counters will be stationed.
(Download PDF, 950K)
The City of Portland Bureau of Transportation is gearing up for their annual effort to count how many people are pedaling around our city.
Last year, 75 volunteers helped PBOT expand the scope of their counts to include 140 locations throughout the city. They found that Portland’s bike use showed a double-digit increase for the fourth straight year and that overall bike use in Portland shot up 28% between 2007 and 2008.
According to City Bicycle Coordinator Roger Geller, the counts are vital to PBOT’s work. “They are an essential means of measuring the effectiveness of all our efforts to increase bicycle use and ‘to make the bicycle a part of daily life in Portland,’ as our policy states,” he wrote via email today.
PBOT’s bike counts measure three main things: the number of cyclists, the gender split of cyclists, and their use of helmets.
Noted bike researcher John Pucher has found that countries with the most advanced bike infrastructure have men and women riding in equal numbers and Geller says Portland is improving, but has a ways to go to reach that benchmark. Last year, PBOT counts found that 32% of riders were female (up from just 26% in 1997).
Geller says the counts have local and national significance and that they help PBOT, “get a feel for how well people are responding to the potential for bicycle transportation in all parts of the city.” To that end, Geller plans to station volunteers in each of the City’s 32 Cycle Zones (we reported on those back in October) in order to get good baseline and continuing data about how effectively they’re addressing the varied barriers to bicycling found throughout town.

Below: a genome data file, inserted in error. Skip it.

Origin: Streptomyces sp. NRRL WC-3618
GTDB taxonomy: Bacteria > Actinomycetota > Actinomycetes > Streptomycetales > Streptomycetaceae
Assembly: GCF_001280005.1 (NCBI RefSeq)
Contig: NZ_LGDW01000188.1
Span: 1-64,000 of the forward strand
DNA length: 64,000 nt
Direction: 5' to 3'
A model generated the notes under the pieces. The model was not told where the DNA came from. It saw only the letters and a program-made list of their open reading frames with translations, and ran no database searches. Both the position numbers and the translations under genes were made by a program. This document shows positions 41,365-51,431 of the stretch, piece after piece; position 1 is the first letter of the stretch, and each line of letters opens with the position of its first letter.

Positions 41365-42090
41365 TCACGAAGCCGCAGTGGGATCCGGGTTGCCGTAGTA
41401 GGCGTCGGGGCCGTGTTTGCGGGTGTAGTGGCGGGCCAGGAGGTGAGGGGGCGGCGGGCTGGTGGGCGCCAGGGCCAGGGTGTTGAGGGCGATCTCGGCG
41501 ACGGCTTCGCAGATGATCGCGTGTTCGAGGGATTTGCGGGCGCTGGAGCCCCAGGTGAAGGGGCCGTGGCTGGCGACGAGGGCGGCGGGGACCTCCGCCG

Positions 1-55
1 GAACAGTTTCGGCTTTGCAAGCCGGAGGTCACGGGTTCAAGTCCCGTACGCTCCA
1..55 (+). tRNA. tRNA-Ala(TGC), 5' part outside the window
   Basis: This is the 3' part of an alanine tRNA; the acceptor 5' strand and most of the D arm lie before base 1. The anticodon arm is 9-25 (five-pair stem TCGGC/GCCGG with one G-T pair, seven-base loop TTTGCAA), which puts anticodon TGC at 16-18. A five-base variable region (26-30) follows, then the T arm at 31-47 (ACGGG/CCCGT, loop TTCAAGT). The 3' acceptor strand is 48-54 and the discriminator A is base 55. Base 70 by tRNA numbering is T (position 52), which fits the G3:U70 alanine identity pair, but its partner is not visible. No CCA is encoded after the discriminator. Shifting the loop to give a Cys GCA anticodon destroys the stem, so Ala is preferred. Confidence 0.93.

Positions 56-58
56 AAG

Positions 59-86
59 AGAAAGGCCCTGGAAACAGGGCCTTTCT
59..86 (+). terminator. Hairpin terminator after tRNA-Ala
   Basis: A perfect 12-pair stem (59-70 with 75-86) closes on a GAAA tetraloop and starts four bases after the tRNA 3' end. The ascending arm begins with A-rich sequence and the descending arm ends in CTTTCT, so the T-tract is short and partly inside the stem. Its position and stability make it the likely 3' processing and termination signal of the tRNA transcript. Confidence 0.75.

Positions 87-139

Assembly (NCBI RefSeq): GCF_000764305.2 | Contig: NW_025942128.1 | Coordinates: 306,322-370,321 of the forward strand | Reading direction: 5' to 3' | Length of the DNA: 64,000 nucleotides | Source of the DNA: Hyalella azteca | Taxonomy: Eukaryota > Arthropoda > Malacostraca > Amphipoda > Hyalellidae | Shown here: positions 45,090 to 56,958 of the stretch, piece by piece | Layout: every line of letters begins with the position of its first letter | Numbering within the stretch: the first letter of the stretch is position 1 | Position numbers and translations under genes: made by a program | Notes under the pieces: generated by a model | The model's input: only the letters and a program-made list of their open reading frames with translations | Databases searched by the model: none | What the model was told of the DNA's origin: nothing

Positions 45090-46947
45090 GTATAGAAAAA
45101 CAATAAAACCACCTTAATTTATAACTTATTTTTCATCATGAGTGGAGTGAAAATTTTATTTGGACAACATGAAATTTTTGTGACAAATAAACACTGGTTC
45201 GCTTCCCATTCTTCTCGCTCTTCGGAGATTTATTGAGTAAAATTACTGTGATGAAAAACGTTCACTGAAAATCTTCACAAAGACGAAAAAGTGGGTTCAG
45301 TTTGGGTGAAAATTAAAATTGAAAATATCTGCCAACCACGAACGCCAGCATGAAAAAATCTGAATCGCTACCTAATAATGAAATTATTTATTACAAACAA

Another hot topic for the counts is data about helmet use. In Portland, where helmet use is not mandatory for adults, PBOT has found that more than 80% of riders counted had a helmet on. That number is up from less than 70% in 2000 and fewer than 45% in 1992.
To do the counting, PBOT will use some automated “hose” counts (mostly on bridges and selected paths) but most of the locations will rely on volunteers who do two-hour counts during the afternoon peak traffic period (4-6:00pm).
Someday perhaps Portland will install a high-tech, automated counter like the one installed in Copenhagen back in May. (There was an effort afoot in 2007 to bring one of these to Portland, but it has since fizzled out.)
If you’d like to help with the counts, PBOT still needs volunteers. They’ll hold a training this evening (Tuesday, 6/30) at the Portland Building (5:00 in Room C on the 2nd Floor of 1120 SW 5th Ave). If you can’t make it tonight but still want to volunteer, contact Denver Igarta or David Amiton at firstname.lastname@example.org or email@example.com.
Learn more about Portland ridership numbers at this page on the PBOT website.